A pair of new fests

Gilroy
– For the past 25 years, the Gilroy Garlic Festival has put the
city on the map, attracting hundreds of thousands of visitors to
the city. The Gilroy Visitor’s Bureau is now organizing weekends
devoted to Bluegrass music as well as arts and wine in an effort to
round out the city’s roster of fest
ivals and attract tourists during the off-season.
Gilroy – For the past 25 years, the Gilroy Garlic Festival has put the city on the map, attracting hundreds of thousands of visitors to the city. The Gilroy Visitor’s Bureau is now organizing weekends devoted to Bluegrass music as well as arts and wine in an effort to round out the city’s roster of festivals and attract tourists during the off-season.

The Bluegrass festival is scheduled to take place in May during national bluegrass month, and the arts and wine festival will follow in Oct. 2005.

“The Garlic festival was the impetus for us to look at this. That is the granddaddy of them all,” said Kirstin Carr, head of the visitor’s bureau. “We wanted to find a way to capitalize on the festival spirit and draw people to Gilroy during other seasons.”

While modeled on Gilroy’s premier July event, the city expects a more modest turnout during the Bluegrass festival’s first year.

Lora Hicks, president of Northern California Bluegrass Society (NCBS), said she is “shooting for 1,000 to 1,500” people this time around.

Carr approached Hicks and the NCBS about six months ago to gauge their interest in Gilroy as a festival venue.

NCBS already puts on a bluegrass festival each July at Bolado Park in Hollister. The event usually has about 35 local bands. Hicks said the Gilroy event would be “even bigger,” serving as a regional draw for bluegrass enthusiasts who follow the festival circuit.

Hicks would not reveal which bands she has lined up, but said she has gotten “verbals,” or promises to perform, from “big headliners.”

Bluegrass is an American music form that combines African-American, English, Irish and Scottish influences, according to the NCBS. The music, which frequently draws on the gospel music, is typically played by a group of four to six musicians on banjo, fiddle, guitar, mandolin, and upright bass.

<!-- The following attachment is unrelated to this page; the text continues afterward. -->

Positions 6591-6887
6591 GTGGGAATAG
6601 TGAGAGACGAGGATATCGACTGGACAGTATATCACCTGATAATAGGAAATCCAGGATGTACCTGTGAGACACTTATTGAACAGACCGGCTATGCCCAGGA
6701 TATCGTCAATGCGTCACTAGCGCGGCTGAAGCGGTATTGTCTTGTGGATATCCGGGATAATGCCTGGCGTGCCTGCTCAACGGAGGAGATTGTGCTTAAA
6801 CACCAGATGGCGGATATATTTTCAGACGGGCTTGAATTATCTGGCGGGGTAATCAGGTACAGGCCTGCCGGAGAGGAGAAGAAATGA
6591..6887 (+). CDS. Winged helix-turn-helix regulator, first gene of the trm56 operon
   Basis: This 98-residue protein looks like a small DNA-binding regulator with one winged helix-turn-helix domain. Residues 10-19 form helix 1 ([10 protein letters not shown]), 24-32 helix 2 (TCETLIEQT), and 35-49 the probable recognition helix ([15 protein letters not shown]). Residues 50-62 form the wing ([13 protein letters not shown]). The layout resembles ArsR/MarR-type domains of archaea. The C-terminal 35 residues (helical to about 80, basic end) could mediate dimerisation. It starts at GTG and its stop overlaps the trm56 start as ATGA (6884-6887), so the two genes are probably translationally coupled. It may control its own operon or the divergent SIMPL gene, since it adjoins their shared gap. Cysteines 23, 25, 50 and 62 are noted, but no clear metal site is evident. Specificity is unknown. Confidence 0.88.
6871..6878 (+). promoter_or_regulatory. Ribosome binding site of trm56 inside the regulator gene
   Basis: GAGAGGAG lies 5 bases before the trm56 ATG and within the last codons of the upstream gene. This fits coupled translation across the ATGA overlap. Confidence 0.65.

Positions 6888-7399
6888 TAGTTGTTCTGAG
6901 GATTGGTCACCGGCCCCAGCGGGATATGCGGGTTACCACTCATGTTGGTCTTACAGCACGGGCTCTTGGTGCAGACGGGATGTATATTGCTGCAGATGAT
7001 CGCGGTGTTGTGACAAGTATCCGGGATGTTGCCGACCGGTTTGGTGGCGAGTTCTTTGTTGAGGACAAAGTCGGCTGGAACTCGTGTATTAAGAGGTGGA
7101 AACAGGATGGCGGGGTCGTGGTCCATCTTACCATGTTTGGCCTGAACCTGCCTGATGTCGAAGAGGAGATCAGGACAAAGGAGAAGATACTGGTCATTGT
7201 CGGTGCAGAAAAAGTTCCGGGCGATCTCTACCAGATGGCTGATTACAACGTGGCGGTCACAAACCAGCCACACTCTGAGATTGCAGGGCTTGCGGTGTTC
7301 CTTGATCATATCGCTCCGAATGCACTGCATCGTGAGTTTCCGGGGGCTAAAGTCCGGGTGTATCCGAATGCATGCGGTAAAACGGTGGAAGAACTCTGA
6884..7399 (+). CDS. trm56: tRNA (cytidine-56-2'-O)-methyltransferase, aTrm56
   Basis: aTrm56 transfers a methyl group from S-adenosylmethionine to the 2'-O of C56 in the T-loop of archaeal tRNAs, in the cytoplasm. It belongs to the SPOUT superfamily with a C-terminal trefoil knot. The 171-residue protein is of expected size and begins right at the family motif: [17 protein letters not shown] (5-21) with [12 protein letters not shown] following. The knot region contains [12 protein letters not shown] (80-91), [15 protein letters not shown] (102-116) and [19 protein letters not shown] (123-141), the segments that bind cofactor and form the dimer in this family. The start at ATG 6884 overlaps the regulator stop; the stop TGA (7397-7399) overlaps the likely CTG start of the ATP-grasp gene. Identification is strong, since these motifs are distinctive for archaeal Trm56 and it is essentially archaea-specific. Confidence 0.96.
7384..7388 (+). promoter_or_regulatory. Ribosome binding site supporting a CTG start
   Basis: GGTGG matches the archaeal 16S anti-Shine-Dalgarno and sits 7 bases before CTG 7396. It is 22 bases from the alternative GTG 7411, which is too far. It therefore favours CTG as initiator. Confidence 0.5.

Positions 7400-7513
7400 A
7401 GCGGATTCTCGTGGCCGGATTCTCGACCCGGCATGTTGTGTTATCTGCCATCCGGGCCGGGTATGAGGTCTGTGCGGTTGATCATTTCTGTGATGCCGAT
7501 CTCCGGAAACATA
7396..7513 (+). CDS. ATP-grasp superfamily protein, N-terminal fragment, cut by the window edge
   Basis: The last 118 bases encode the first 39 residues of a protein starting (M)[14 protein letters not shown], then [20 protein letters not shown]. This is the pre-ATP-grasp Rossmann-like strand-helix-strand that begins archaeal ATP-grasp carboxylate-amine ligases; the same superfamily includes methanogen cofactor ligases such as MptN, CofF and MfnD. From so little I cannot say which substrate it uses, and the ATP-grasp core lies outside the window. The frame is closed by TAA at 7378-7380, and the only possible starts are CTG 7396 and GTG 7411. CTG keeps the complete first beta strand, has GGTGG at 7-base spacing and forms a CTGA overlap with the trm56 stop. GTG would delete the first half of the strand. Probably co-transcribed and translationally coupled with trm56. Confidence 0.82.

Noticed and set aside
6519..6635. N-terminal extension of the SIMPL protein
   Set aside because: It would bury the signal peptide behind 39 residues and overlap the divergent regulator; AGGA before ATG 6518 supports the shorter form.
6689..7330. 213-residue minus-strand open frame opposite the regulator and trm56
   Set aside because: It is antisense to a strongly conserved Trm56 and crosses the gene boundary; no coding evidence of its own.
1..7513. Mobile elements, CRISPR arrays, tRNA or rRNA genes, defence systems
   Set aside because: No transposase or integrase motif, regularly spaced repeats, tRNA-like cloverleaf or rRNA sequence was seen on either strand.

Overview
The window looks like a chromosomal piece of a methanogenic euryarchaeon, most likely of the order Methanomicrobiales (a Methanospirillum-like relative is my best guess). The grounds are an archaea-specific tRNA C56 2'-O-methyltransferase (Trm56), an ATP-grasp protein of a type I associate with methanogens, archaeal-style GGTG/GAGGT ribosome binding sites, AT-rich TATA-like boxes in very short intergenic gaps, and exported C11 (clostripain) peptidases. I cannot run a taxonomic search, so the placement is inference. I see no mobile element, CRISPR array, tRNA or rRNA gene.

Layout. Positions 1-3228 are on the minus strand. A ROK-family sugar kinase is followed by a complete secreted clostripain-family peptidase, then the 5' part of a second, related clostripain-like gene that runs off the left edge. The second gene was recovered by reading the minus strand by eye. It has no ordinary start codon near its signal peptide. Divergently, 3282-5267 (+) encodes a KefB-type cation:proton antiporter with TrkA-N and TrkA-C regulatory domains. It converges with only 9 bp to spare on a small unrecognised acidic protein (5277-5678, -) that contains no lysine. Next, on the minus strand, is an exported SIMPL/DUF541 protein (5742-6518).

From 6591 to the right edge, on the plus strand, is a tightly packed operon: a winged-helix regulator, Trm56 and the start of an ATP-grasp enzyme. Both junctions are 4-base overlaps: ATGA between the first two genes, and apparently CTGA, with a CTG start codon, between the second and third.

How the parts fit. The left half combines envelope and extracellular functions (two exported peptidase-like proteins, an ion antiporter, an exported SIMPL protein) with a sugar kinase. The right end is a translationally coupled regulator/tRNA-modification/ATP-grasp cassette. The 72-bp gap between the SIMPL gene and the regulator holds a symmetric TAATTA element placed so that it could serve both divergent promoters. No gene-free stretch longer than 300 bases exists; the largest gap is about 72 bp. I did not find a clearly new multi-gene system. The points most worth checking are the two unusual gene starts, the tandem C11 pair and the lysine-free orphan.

The Gilroy bluegrass festival will benefit the nonprofit Mid-Central Coast Music Endowment, which will focus on bringing music into elementary schools in Monterey, San Benito, Santa Clara, and Santa Cruz counties. Like other NCBS festivals, the Gilroy event will feature Kids on Bluegrass, which provides a weekend crash course in the music to a dozen kids who then perform at the festival.

Hicks said the Casa de Fruta site is especially suited to the Gilroy festival.

“It’s a really beautiful site and it’s ideally located because we can get the central valley,” she said. “Most people have said ‘It’s about time you got one here.’ “

While Hicks and the NCBS will take the lead on the bluegrass event, the city is heading efforts to organize an arts and wine festival in Oct. 2005.

Mayor Al Pinheiro, a member of the visitor’s bureau, said, “anytime that you can bring good clean fun to our city it makes other people aware of our community and makes people aware of the businesses around here.”

The arts and wine festival will showcase local and regional artists in tents around the gazebo at Christmas Hill Park. It will also include booths offering local foods and wine.

Officials hope the event will breathe new life into the struggling arts contest held each October at the Willey Cultural Center. Attendance at the show, which awards jury prizes to local painters and photographers, “has really been dwindling,” Carr said.

The Renaissance Faire, the largest off-season event, is also finding it hard to attract enough visitors. In its third season, the six-weekend event drew 40,000 visitors – half the amount needed to sustain the event financially. The festival reorganized under new management for this year’s event and plans to return to Gilroy next fall.

“We know that times are tough all the way around,” Carr said. “We need to find a way to get people excited to come to town during the off-season.”

New festivals

• Bluegrass Music Festival: May 13-15, 2005 at Casa de Fruta

• Arts and Wine Festival: Oct. 8, 2005, from 11am – 5pm at Christmas Hill Park

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